Morning Must Reads -- Ft. Hood killer's radical sympathies were no secret 

Washington Post -- Hasan e-mails to cleric didn't result in inquiry

Writers Phillip Rucker, Carrie Johnson, and Ellen Nakashima and their colleagues at the Post have been all over the Ft. Hood shootings. Tremendous coverage.

As we learn more about Nidal Hasan it becomes harder to imagine how his behavior in the years leading up to the shooting did not trigger an investigation or discharge – a lecture to colleagues about the need to allow Muslim soldiers to be excused from service, the online glorification of suicide bombers, and now, email exchanges with his former Imam, Anwar al-Aulaqi, a radical cleric who would later praise Hasan’s rampage as the model for any Muslim soldier.

As Examiner colleague Julie Mason points out, labeling the attack as terrorism or even discussing the killer’s motives have been awkward issues for President Obama.

As he heads to Ft. Hood today, all eyes will be on how the president categorizes the attack.

“A terrorism expert with access to information about the case cautioned against drawing any conclusions from Hasan's communications with Aulaqi. The expert said it appears that Hasan may have contacted the cleric for academic research he was conducting. The correspondence, he said, is ‘not a smoking gun, but communications that in hindsight raise some concern.’”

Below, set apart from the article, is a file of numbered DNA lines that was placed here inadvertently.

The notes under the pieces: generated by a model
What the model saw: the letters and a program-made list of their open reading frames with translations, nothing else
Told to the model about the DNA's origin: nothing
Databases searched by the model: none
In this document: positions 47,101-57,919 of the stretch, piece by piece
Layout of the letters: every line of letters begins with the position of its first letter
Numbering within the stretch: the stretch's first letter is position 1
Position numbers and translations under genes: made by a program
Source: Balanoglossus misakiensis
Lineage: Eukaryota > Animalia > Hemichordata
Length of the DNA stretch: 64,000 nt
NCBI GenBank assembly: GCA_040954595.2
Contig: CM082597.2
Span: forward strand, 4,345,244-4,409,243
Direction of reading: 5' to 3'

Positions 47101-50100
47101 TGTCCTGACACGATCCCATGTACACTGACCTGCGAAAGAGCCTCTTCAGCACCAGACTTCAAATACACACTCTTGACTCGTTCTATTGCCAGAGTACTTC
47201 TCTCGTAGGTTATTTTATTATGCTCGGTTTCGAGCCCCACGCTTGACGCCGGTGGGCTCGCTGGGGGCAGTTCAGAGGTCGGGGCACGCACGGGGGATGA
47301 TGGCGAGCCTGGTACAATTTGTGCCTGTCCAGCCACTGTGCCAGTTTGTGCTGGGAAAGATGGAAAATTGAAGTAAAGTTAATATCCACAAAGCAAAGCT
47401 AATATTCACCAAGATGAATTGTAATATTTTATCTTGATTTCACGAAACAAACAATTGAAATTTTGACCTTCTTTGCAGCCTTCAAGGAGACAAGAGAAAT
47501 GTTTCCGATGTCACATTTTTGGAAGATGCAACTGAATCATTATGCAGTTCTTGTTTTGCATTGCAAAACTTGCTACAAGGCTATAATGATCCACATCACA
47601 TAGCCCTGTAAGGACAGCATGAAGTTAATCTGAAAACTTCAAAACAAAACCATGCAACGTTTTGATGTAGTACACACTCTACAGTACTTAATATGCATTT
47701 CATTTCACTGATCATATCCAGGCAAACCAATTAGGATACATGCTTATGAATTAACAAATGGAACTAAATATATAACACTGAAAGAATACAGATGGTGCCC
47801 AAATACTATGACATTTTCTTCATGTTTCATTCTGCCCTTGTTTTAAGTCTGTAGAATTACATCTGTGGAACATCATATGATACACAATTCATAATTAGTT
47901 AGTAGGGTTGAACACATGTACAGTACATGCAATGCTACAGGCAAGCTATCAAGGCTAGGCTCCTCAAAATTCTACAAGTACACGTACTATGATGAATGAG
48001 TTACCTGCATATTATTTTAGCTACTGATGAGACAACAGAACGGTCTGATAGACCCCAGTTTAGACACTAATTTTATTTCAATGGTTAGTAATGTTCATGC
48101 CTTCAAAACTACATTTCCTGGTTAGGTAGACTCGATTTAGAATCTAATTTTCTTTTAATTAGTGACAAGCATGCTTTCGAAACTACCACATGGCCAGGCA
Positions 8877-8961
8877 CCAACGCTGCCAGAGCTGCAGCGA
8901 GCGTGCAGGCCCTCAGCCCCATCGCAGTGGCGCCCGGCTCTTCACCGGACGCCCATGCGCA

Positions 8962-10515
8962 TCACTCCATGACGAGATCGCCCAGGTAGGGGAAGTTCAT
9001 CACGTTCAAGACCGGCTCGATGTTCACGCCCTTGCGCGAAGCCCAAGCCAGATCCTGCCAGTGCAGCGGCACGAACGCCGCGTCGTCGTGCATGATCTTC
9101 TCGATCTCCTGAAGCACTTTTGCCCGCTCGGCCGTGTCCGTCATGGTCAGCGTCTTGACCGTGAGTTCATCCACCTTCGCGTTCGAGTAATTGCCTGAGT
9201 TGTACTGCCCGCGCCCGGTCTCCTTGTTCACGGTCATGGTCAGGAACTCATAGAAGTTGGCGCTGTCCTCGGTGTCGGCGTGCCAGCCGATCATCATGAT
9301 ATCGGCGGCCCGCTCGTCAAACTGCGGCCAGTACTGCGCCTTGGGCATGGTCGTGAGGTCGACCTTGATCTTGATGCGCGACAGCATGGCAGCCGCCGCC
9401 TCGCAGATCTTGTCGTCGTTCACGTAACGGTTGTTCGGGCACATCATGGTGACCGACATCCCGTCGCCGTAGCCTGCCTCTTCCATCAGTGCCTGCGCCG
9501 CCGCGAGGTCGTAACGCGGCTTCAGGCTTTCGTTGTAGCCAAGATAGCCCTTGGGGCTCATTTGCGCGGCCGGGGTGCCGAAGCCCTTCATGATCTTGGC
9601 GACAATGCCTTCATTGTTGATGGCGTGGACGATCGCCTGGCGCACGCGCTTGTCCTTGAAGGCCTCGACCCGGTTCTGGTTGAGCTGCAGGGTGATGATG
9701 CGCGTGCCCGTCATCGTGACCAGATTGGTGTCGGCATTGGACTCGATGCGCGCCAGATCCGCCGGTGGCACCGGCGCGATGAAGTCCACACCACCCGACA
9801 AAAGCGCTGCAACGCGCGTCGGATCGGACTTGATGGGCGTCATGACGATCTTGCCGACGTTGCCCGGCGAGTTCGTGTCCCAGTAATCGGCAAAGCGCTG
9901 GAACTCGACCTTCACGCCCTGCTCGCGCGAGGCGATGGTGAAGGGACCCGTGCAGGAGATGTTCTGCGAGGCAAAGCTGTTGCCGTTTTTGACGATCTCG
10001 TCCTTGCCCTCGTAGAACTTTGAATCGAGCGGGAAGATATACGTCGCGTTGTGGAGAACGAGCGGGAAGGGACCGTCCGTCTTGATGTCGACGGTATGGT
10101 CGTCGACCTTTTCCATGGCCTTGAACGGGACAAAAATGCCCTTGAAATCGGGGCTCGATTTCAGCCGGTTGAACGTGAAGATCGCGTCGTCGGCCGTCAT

New York Times -- At Fort Hood, Some Violence Is Too Familiar

The New York Times’ coverage of the Ft. Hood killings has been dreadful.

In today’s edition, the paper continues to turn an absolutely blind eye to the motivations of Nidal Hasan, even as the FBI and counterterrorism officials continue their probe into his connections with and sympathies toward radical Islam. His motives says the Times, “remain unknown.”

What makes today’s installment so bad, though, is that it draws a parallel to the suicides, murders, and domestic violence in the Ft. Hood community. Not only does the Times deny its readers an accurate picture of the attack and its perpetrator, but also tries to suggest that he is part of the mainstream of the U.S. military.

A really shameful performance.

Writers Michael Moss and Ray Rivera make no accounting for the different makeup of an Army base with a huge population of young males when comparing Ft. Hood’s crime rate to other communities in the country. Neither do they make any mention of the rise in domestic murders we’ve seen across the nation in non-military communities.


New York Times -- Obama Seeks Revision of Plan’s Abortion Limits

The time and effort President Obama spends placating liberals in his party is time and effort not spent reaching out to uncertain moderates.

Liberals were stunned by the House amendment that might one day end the practice of insurance companies covering abortions – at least 100,000 of the more than 800,000 of the procedures in the country each year.

With liberal members of Congress feeling burned by Speaker Pelosi and the president, Obama hit the issue hard Monday, saying he would work to roll back the amendment. But without Rep. Bart Stupak’s addition, the bill would have failed the first time.

Talking about preserving abortion rights in a health care bill does not appeal to the Senate moderates on whose favor the next leg of this marathon relies.